In the study, the guide gives a stilted explanation about democracy being established in Thailand in 1958, before she makes a thinly veiled comment about the need to restore it again. Caught off guard by the open comment about the need for democracy, I'm reminded how quick judgments create blind spots.

I linger in the guest bedroom my hands on the window sill, feeling the smooth, well-worn teak against my palms. Starring out at the thick jungle foliage, I savor a moment of being lost in time.

How often did Mr Thompson hold this window sill and look out at the world? What did he think about? Did he recall his time as a CIA operative? Did he review a recent conversation with Charlie Chaplin, Noel Coward or Somerset Maugham? Did he ponder the silks being woven in the Baan Cru Village just across the canal? Or did his mind simply wander the inner jungles that we all keep wrapped up in the total darkness of our skulls?

The group has moved on to the next room. They're waiting for me, the tour guide doubles back to see how I managed to get lost. I quickly join them, managing to mildly enjoy the rest of the tour.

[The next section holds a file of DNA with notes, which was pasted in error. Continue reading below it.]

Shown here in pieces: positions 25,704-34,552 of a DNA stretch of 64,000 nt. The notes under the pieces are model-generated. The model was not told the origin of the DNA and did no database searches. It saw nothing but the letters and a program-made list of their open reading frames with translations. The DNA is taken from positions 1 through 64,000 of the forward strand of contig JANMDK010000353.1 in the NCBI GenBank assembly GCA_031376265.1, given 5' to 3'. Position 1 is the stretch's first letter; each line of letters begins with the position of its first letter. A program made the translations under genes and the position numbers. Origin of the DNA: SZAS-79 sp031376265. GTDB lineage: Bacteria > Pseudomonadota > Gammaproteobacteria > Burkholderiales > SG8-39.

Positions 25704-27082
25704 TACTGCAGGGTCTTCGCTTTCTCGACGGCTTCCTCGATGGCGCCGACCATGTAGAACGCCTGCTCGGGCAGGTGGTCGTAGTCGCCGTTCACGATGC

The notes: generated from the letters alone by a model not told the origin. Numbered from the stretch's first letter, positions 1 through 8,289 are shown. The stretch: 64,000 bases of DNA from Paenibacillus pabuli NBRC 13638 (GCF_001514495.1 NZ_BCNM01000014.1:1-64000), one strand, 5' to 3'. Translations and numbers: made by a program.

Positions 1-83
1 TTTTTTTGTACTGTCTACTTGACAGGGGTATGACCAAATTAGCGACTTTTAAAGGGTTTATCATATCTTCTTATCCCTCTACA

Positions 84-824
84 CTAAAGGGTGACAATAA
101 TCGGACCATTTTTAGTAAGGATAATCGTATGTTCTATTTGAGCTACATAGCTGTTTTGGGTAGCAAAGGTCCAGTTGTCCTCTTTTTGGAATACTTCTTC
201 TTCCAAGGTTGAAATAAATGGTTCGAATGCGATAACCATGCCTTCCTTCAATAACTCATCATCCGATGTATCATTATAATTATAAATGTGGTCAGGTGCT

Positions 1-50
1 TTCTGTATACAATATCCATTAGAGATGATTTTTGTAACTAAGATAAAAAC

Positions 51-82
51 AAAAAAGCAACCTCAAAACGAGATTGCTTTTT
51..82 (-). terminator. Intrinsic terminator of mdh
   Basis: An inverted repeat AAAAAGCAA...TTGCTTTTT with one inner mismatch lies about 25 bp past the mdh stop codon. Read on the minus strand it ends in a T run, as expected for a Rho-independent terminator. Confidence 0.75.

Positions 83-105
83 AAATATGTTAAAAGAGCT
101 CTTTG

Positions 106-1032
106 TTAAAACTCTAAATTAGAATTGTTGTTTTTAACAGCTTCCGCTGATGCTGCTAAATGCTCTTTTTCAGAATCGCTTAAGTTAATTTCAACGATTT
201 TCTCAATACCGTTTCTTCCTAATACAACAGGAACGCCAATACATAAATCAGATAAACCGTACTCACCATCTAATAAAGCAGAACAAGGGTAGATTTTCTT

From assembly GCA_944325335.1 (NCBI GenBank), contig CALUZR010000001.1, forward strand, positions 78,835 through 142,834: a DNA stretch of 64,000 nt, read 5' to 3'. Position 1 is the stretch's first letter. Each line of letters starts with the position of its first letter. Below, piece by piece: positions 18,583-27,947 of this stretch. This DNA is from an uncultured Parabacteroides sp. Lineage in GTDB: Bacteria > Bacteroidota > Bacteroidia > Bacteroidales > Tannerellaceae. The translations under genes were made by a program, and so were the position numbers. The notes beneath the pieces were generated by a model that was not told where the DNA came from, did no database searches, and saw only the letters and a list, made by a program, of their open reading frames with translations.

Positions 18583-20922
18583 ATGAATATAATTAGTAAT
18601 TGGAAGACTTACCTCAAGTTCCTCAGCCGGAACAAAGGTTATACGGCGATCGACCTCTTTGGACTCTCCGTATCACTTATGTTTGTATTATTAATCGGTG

It's late in the afternoon by the time I get out of the Jim Thompson House. I have plans to meet up with a Tinder date to catch the exclusive showing of two short documentaries as part of the Foreign Correspondence Club Thailand's Contemporary World Film Series at 6:30pm.

Okay, I say I have plans, but I'm actually hedging my bet.

Since arriving in Bangkok, my Tinder account has been blowing up. My old habit of auto-liking profiles and only taking a look when they match simply isn't working. I've got more than a hundred matches that I've not even checked yet.

In response, I've had to slow down and really start thinking about whether or not the person is going to make time to go do something or will just be a waste of time. Even bringing me in the loop on what the FCCT is up to tonight puts Megan pretty high up on my list of people to hangout with.